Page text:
“I also thought terrorists might kidnap me to use my knowledge of microelectronics for remote control weapons,” he said. When he spotted strange men in a car watching his house, they knew it was time to leave. “That was a bad time, really a very bad time,” he said. “We lost a lot of money, our passports, our papers and our dignity.” he said of their journey to Greece.
The couple arrived in Athens early in 2017 and moved into an apartment paid for by the Catholic charity Caritas. Their four children — Said Azim, then aged 18, Said Rahim, 16, Said Hakim, 8, and Sadaf, their only daughter, 5 — started school. Mrs. Karimi, a trained physiotherapist, found work for an N.G.O., helping new mothers. They were safe, and the family was almost a model of immigration success.
Except that Mr. Karimi could not find work, and the asylum process was slow and torturous. To make matters worse, gearing up to talk to immigration officials triggered past trauma. “Every time I talked with the lawyer, I cried,” Mr. Karimi said.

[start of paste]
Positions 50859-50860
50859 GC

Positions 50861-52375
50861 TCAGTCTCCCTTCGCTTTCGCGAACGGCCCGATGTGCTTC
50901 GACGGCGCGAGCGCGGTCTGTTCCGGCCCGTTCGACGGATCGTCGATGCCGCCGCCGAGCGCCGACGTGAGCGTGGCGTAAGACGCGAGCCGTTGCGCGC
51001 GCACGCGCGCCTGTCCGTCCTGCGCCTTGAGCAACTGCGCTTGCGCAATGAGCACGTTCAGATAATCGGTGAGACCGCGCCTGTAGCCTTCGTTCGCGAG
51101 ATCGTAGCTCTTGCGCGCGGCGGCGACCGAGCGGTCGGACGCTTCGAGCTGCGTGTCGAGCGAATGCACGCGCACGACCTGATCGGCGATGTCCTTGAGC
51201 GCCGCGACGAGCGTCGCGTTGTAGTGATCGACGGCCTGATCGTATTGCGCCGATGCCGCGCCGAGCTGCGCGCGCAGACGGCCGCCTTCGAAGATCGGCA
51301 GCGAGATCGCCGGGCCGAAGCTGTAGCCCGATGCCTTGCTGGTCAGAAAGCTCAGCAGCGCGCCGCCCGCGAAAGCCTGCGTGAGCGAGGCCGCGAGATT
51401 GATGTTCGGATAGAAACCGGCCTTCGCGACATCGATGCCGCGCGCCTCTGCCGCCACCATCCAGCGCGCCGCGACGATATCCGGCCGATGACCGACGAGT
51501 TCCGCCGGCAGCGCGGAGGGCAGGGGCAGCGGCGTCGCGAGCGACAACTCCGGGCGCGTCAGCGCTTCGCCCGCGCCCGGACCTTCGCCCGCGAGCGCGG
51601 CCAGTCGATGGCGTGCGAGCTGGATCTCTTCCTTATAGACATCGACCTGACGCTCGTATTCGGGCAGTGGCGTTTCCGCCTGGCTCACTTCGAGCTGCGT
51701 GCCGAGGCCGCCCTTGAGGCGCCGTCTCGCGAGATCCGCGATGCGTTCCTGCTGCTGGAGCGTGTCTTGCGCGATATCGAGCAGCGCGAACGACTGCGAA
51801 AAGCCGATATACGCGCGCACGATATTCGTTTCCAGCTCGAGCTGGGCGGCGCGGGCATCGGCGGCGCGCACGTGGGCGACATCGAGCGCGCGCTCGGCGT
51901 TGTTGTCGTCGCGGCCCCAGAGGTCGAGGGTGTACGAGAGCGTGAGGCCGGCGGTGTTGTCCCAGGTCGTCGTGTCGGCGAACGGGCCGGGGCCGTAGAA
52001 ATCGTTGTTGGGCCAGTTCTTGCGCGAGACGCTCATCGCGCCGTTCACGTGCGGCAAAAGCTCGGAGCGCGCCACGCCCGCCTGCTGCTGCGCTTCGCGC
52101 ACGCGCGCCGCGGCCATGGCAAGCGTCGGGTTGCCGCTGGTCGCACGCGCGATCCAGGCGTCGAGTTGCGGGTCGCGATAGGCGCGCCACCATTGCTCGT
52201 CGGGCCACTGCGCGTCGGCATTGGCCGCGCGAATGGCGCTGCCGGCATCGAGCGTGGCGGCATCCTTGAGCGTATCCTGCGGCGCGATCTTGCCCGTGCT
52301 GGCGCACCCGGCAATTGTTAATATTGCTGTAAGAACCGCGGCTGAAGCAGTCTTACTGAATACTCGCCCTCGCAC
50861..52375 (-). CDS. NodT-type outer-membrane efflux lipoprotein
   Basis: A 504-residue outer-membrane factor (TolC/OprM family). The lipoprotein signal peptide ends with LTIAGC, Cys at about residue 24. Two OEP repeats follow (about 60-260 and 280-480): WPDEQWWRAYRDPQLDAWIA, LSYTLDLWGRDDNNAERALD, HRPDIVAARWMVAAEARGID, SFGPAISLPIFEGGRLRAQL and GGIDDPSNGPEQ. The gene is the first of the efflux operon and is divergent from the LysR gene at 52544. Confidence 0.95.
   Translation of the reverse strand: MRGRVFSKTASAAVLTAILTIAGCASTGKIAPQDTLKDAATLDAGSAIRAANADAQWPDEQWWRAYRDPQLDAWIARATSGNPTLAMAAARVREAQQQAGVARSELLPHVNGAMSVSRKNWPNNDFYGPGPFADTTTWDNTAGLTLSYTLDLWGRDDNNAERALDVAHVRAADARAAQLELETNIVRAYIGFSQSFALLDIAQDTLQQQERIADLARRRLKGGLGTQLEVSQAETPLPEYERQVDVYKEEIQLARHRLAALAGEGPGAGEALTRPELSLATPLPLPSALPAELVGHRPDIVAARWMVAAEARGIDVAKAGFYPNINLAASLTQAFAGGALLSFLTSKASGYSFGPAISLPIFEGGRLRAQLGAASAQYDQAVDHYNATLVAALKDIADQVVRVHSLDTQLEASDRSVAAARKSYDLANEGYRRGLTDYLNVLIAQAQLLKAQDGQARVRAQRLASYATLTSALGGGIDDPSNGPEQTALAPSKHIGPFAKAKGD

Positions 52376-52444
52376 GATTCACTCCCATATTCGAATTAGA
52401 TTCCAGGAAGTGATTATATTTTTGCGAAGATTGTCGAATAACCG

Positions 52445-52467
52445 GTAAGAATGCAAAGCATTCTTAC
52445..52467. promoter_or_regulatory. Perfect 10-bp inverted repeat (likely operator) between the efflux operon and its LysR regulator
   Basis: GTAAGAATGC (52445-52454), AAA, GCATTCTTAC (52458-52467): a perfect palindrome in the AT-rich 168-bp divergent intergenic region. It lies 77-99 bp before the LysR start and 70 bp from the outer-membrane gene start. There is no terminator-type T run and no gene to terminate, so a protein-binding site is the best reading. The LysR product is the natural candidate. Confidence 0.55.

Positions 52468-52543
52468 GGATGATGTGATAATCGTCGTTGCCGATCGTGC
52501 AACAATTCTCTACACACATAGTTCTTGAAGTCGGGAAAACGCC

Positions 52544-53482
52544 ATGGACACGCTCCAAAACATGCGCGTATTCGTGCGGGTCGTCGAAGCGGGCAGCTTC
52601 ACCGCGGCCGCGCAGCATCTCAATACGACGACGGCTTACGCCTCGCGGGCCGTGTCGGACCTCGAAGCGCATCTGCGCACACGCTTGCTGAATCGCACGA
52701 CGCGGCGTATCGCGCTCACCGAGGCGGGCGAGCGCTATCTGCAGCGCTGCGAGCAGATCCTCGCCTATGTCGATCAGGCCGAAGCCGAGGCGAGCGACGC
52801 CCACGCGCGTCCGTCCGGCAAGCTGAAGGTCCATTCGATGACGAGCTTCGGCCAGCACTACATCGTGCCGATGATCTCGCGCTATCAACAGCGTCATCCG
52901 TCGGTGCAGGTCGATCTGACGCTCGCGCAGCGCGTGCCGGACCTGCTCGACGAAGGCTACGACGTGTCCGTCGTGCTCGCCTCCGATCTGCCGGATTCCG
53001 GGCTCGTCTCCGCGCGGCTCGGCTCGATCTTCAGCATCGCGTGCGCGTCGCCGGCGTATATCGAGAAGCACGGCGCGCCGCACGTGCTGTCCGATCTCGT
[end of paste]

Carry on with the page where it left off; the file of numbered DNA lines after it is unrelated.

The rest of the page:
At his wife’s prompting, he sought counseling, also through Caritas, which he says was very helpful. “Building Athena was also helping me,” he said. “It’s good for me to busy myself. It helped me avoid psychological problems.”
While working on Athena, Mr. Karimi studied English and Greek, and eventually passed a European qualifying examination and is now recognized as an orthopedic technician. In 2018, the Karimis were finally accepted as refugees and granted Greek resident permits. And, in 2019, they received refugee travel documents in lieu of passports.
These days, he’s setting his sights on a license to make soft shoe soles and inserts. “This would allow me to treat refugees with minor disabilities, flat feet or hallux valgus toes, or people with diabetes who need soft soles,” he said.